The Stockholm Water Prize is a global award founded in 1991 and presented annually by Stockholm International Water Institute (SIWI) to an individual, organization or institution for outstanding water-related achievements. H.M. King Carl XVI Gustaf of Sweden is patron of the prize. The Stockholm Water Prize Founders, united in their strong conviction to drive sustainability in the water sector, are: Bacardi, Europeiska ERV, Poul Due Jensen Foundation, Ragn-Sells, Water Environment Federation, Xylem Inc., and Ålandsbanken.

29  August 2018: Two students from Singapore, Caleb Liow Jia Le and Johnny Xiao Hong Yu, won the 2018 Stockholm Junior Water Prize for producing reduced graphene oxide, a material that can be used to purify water, from agricultural waste products.

H.R.H. Crown Princess Victoria of Sweden presented the prize at an award ceremony during World Water Week in Stockholm.

In their project, Caleb Liow Jia Le and Johnny Xiao Hong Yu developed a new method to produce reduced graphene oxide (rGO), a material that has huge potential to purify water. Using durian rind and sugarcane bagasse the students found a more environmentally friendly and cheaper method for producing rGO.

The Stockholm Junior Water Prize goes to the winners of an international annual competition with more than 10,000 entries from all over the world. H.R.H. Crown Princess Victoria of Sweden is the Patron of the prize.

As part of the Stockholm Junior Water Prize final, a Diploma of Excellence was awarded to Tatsuyoshi Odai and Narumi Sakamoto, two students from Japan. In their project they developed a system that produces food while purifying eutrophicated ponds with a combination of plants, nitrifying bacteria and fungi.

The Stockholm Junior Water Prize goes to the winners of an international annual competition with more than 10,000 entries from all over the world. The competition brings together young people between the ages of 15 and 20 who have conducted water-related projects of proven environmental, scientific, social or technological significance. This year, 48 national finalists from 32 countries competed in the international final held during World Water Week in Stockholm.

22 March 2018: Biotech pioneers Bruce Rittmann and Mark van Loosdrecht win 2018 Stockholm Water Prize Laureates for revolutionizing water and wastewater treatment.

By revolutionizing microbiological-based technologies in water and wastewater treatment Professors Mark van Loosdrecht and Bruce Rittmann have demonstrated the possibilities to remove harmful contaminants from water, cut wastewater treatment costs, reduce energy consumption, and even recover chemicals and nutrients for recycling. Their pioneering research and innovations have led to a new generation of energy-efficient water treatment processes that can effectively extract nutrients and other chemicals – both valuable and harmful –  from wastewater.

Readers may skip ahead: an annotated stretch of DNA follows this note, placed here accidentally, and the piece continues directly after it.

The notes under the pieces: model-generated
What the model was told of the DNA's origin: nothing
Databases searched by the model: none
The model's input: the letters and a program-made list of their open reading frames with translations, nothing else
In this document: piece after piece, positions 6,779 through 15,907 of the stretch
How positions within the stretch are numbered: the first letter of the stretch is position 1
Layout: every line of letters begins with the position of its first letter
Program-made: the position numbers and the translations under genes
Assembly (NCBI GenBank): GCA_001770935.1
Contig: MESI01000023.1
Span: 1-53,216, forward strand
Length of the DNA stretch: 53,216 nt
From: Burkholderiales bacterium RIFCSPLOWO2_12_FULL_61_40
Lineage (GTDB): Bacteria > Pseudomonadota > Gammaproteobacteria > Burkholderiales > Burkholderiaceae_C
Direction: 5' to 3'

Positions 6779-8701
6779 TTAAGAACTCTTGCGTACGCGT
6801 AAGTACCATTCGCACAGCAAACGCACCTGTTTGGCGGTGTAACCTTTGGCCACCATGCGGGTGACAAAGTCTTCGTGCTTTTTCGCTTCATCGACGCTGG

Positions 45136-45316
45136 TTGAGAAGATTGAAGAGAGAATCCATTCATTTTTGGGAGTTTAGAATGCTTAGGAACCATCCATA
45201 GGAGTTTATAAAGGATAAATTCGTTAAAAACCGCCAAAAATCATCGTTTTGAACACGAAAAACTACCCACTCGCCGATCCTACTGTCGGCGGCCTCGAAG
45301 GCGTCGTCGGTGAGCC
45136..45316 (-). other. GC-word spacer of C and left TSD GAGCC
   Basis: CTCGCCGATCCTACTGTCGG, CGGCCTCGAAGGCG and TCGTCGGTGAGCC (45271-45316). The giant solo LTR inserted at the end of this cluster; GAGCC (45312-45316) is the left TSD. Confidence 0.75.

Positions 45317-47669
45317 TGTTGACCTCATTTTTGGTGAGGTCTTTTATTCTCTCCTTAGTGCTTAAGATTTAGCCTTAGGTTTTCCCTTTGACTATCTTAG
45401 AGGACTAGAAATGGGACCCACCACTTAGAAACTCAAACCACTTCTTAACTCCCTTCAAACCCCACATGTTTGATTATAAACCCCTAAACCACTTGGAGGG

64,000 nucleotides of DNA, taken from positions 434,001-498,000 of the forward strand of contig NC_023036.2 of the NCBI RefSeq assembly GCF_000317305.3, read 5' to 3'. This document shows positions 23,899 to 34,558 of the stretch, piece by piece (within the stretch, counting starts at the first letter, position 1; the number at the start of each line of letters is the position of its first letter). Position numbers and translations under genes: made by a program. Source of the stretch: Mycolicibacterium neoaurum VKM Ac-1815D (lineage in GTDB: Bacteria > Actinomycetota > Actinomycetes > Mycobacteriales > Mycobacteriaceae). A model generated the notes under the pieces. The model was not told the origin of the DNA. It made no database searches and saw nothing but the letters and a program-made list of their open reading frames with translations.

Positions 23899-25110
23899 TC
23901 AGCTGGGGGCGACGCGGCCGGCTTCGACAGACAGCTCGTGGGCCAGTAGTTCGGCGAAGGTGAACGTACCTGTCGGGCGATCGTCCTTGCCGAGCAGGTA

Mark van Loosdrecht is Professor in Environmental Biotechnology at Delft University of Technology, The Netherlands. Bruce Rittmann is Regents’ Professor of Environmental Engineering and Director of the Biodesign Swette Center for Environmental Biotechnology at the Biodesign Institute, Arizona State University, USA.

The professors’ research has led to new processes for wastewater treatment currently being used around the globe. “Traditionally, we have just thought of pollutants as something to get rid of, but now we’re beginning to see them as potential resources that are just in the wrong place,” says Professor Rittmann. In his research he has studied how microorganisms can transform organic pollutants to something of value to humans and the environment. “We’re in the middle of a paradigm shift, with more and more focus on how we can create resources, using microbial systems,” he says.

Professor van Loosdrecht’s work echoes this sentiment. His research has led to increasingly common wastewater treatment processes that are less costly and more energy efficient than traditional methods.  “With current technology, you can already be energy neutral and there is a lot of research on how to become energy positive. Especially in developing countries with unstable electricity supply and limited access to funding, this is very important. If we could build a wastewater plant that is self-sufficient in energy, that would make sewage plants feasible in many more places,” says Mark van Loosdrecht.